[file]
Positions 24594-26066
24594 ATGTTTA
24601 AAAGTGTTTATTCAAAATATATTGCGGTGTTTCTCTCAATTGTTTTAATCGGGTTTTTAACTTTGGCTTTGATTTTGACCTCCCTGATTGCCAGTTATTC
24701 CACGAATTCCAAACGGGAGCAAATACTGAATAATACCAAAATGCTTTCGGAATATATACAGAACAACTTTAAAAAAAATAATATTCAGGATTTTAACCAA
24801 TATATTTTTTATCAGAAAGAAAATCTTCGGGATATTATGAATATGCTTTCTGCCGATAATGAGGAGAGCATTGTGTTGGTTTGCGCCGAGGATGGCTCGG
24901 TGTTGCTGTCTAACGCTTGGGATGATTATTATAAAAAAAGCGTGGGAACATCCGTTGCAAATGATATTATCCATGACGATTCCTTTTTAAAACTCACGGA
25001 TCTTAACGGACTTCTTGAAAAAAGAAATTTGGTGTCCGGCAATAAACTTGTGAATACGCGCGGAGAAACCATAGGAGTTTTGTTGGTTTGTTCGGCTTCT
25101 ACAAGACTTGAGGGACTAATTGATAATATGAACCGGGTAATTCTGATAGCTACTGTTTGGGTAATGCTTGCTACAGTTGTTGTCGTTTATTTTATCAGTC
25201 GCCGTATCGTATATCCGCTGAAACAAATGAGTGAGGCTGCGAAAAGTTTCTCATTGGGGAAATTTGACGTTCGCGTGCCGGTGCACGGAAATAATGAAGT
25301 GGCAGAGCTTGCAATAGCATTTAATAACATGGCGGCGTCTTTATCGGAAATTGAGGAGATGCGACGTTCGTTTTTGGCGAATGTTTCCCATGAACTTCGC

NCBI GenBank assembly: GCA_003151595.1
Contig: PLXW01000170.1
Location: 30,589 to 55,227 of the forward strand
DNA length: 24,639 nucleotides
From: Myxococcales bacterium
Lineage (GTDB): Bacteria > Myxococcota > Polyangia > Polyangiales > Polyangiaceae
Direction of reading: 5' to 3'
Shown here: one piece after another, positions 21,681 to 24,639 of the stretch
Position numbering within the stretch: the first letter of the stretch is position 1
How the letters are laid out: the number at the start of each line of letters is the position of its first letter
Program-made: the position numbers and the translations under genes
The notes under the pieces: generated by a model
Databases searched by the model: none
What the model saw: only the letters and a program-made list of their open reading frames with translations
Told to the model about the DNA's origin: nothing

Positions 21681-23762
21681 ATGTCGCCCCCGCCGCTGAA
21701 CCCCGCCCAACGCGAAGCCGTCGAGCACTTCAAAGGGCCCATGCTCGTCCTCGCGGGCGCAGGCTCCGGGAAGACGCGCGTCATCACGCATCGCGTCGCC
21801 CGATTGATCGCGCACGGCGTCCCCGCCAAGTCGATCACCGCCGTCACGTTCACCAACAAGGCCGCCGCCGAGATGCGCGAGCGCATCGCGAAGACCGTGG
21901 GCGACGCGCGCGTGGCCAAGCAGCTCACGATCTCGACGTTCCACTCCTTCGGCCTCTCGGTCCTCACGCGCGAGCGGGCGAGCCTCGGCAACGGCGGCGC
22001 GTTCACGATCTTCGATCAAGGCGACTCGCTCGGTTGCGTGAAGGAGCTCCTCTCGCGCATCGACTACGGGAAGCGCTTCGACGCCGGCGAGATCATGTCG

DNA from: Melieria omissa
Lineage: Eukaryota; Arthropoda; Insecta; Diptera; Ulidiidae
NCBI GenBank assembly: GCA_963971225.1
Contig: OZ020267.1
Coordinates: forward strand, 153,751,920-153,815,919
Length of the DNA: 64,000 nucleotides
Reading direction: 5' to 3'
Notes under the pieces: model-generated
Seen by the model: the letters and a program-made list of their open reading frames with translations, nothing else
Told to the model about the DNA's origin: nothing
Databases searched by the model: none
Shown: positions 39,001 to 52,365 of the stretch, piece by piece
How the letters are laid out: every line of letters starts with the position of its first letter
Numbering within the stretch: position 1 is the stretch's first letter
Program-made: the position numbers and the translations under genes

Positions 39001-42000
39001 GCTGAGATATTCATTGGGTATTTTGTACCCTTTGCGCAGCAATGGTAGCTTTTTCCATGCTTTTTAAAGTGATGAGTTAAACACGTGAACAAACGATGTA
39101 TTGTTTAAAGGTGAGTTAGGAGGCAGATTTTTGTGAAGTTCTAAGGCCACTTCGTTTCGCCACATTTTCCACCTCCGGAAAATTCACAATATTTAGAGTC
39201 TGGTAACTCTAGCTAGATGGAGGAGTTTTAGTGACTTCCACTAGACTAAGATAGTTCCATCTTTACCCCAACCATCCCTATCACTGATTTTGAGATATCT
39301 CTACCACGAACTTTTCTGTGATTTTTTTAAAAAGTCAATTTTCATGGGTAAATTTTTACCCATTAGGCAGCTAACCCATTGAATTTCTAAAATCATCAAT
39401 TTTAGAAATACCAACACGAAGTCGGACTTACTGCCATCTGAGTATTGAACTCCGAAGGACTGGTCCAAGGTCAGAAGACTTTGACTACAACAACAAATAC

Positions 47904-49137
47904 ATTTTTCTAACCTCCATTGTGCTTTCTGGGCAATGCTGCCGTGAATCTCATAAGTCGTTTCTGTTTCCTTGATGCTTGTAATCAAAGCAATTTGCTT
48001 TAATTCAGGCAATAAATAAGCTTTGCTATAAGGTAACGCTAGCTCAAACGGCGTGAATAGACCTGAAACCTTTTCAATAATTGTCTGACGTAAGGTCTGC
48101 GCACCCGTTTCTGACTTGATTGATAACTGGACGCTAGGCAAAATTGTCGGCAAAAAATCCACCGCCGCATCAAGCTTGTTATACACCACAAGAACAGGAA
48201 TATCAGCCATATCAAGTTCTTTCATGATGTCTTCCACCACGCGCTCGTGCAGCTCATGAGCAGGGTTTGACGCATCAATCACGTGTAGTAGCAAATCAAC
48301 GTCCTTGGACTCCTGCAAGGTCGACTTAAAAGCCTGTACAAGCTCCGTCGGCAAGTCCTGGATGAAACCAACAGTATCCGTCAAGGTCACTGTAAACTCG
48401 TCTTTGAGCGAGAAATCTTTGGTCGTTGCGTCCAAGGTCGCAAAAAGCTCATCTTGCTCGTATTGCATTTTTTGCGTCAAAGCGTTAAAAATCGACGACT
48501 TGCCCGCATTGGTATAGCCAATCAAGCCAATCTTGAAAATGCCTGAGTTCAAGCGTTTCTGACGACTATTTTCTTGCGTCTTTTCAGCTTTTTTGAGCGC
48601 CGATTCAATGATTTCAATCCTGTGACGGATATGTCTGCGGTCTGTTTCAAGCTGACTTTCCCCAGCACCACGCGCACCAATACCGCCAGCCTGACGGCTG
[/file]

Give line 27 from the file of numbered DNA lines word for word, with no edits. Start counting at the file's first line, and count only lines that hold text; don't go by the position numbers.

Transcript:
21681 ATGTCGCCCCCGCCGCTGAA